SOLOMON: Hopefully. And Catherine, we know one group growing more pessimistic as Americans. Consumer Sentiment souring even as investors

start to feel like apparently the light might be at the end of the tunnel.

I mean, why do you think we're seeing consumer sentiment sour again?

RAMPELL: I think it's because inflation has persisted. It's not -- you know, in in terms of year-over-year numbers, it's not quite as bad as it

had been, but we are still seeing prices go up quite a bit month after month, even if not at, you know, as big of a jump each month, as we have

seen in the past.

So consumers are just exhausted, they're financially strapped. They are coming into the Holiday season, knowing that they need to make a lot of

purchases, as they always do this time of year, and everything has gotten more expensive.

Hopefully, there will be some discounts, but they don't know it for sure that that will be the case. And you know, there is also this sort of

darkening of the global economic outlook that we may have a recession next year and the Fed obviously wants to avoid that. They've said that they can

engineer a so-called soft landing, but it does look pretty likely, or at least there is a high likelihood that there will be a recession, which

means those Americans who have been struggling with paying their bills with, you know, with higher cost of groceries, may have less income coming

and may lose their jobs altogether, and that may make people concerned, understandably.

You know, hopefully those bad scenarios don't come to pass, but I think it's reasonable for a lot of Americans to be concerned about the sort of

multiple storms heading their way.

SOLOMON: Absolutely. And certainly with these warnings from all of these executives. Catherine, I don't have much time left, but if you had to

describe this economy in just one word, how would you describe it? This economy is --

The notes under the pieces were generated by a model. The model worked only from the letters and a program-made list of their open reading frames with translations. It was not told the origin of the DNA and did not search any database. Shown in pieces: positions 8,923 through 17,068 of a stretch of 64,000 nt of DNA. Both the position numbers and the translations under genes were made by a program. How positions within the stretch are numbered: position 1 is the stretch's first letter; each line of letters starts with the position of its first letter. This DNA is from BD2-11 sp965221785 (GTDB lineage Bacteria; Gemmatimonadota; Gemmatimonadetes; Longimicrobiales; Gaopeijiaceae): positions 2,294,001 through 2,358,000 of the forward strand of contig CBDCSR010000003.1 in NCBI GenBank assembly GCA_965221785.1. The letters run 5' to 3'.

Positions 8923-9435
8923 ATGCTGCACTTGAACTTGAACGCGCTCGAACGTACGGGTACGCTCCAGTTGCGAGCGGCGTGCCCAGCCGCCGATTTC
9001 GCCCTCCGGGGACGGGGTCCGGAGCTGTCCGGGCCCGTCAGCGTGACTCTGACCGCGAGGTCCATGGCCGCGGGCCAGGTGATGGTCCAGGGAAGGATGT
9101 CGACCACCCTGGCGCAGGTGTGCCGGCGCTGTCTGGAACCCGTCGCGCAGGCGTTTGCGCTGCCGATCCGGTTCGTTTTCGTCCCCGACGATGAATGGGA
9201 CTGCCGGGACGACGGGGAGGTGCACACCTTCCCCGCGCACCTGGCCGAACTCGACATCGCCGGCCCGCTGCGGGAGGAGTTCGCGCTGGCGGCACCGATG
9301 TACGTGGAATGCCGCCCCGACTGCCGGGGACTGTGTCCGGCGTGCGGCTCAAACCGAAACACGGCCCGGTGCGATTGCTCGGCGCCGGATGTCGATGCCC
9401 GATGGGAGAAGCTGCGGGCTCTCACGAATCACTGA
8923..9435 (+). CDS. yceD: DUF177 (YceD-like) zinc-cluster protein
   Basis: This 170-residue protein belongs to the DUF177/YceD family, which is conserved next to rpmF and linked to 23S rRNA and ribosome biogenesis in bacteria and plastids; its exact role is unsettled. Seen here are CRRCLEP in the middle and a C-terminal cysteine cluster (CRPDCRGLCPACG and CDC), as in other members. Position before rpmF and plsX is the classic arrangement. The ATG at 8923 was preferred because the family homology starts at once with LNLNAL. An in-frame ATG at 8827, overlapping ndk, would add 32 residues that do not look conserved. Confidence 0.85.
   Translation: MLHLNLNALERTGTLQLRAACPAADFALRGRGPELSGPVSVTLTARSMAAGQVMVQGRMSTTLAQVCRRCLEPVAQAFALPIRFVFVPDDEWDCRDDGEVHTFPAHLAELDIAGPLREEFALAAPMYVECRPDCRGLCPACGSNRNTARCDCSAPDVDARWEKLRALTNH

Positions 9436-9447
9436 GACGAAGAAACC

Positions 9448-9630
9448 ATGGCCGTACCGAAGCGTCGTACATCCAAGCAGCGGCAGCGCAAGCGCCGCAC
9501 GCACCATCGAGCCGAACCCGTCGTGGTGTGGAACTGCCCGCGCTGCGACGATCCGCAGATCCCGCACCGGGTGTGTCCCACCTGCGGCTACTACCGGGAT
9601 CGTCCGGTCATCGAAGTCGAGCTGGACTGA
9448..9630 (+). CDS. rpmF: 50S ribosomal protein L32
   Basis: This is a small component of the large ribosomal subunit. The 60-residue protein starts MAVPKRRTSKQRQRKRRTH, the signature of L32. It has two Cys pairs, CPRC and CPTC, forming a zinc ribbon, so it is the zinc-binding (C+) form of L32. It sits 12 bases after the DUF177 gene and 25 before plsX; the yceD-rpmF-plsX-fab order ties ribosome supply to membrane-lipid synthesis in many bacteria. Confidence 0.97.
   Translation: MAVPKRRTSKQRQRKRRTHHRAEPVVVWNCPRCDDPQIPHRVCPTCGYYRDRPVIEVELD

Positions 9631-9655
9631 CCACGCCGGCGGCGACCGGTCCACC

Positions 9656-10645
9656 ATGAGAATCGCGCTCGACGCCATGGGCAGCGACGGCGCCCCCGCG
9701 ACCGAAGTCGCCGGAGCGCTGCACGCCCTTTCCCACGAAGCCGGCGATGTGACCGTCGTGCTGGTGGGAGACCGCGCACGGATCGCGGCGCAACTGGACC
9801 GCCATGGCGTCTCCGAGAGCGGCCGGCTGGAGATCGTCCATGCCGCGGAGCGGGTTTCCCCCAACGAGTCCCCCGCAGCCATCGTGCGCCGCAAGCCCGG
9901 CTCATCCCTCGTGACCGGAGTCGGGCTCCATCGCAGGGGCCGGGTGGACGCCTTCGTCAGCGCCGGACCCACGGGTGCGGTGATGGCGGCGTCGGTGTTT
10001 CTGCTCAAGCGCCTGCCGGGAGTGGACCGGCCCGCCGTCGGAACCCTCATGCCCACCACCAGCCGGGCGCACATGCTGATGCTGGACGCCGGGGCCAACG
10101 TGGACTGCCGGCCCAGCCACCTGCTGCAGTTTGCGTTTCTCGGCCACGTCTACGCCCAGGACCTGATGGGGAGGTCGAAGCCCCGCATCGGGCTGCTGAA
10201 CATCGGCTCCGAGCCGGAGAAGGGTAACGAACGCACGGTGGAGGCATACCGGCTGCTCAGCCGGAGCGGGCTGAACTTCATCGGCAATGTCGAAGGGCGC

SOLOMON: Agreed.

RAMPELL: I would describe -- I mean, we get all of these conflicting signals. Is the economy good or bad? I mean, unemployment is still very,

very low, and yet people are so pessimistic. So it's a weird confusing economy.

SOLOMON: Catherine Rampell, agreed. Have a Happy Thanksgiving. Good to have you.

Catherine Rampell there.

And Thanksgiving is set to put US airlines to the test during what is expected to be the busiest Holiday travel season in years. Forty-eight

thousand flights were scheduled for Tuesday alone and up to two and a half million people are set to pass through TSA checkpoints today.

The CEO of low-cost carrier, Frontier Airlines told Julia Chatterley what he is expecting.


BARRY BIFFLE, CEO, FRONTIER AIRLINES: There's going to be more people traveling this season than ever, and I think a lot of that is due to the

work-from-home kind of creating more flexibility, which enables it to be less peak-ish.

So, you know, in prior years, you know, Wednesday before and Sunday after were the peak days, and now we're seeing the outbound last almost a week in

advance and the returns as well. So, it's kind of -- it is enabling more people to travel during the Holiday season. So, lots of folks traveling.


SOLOMON: And people hosting Thanksgiving feast have their own set of challenges. The turkey this year costs 25 percent more, and whether it's

pecan or pumpkin, pie ingredients are up as much as 75 percent. That is hard to even believe.

And from spending time with loved ones to spending hard-earned cash this Black Friday, many Americans traditionally turn to retail therapy at this

time of year, but with inflation up and consumer confidence down, what can we expect the retail landscape to look like this Holiday season?

Vanessa Yurkevich has more.


VANESSA YURKEVICH, CNN BUSINESS AND POLITICS CORRESPONDENT (voice over): On this year's Holiday shopping menu, more sales, but with a healthy side of inflation.

YURKEVICH (on camera): Cutting off your circulation.


YURKEVICH (voice over): Denise Sallette is in the middle of her Holiday shopping at Willowbrook Mall in Wayne, New Jersey.

SALLETTE: This is for my mom, and then I got stuff for my kids and my niece and oh, my God.

YURKEVICH (voice over): But this year, the wish list is looking a little different.

Last month inflation cooled, but was still running hot at 7.7 percent year- over-year.

SALLETTE: So I've had a cut back on shopping because things are too expensive. I mean, I do have three girls, they do understand that you know

times are hard right now and it's just me being a single mom.

YURKEVICH (on camera): Despite high inflation, the National Retail Federation estimates that nearly eight million more people will shop

between Black Friday and Cyber Monday and spend up to eight percent more this year than they did last year.

MATTHEW SHAY, PRESIDENT AND CEO, NATIONAL RETAIL FEDERATION: We're looking at records in all categories. It is remarkable in the face of the cost and

the price pressures that consumers are still finding a way to increase their spending power, the economy drive economic activity.

YURKEVICH (voice over): Last month, retail sales beat expectations, up 1.3 percent in October, but this month, consumer sentiment fell. Still higher

prices haven't stopped some people from shopping.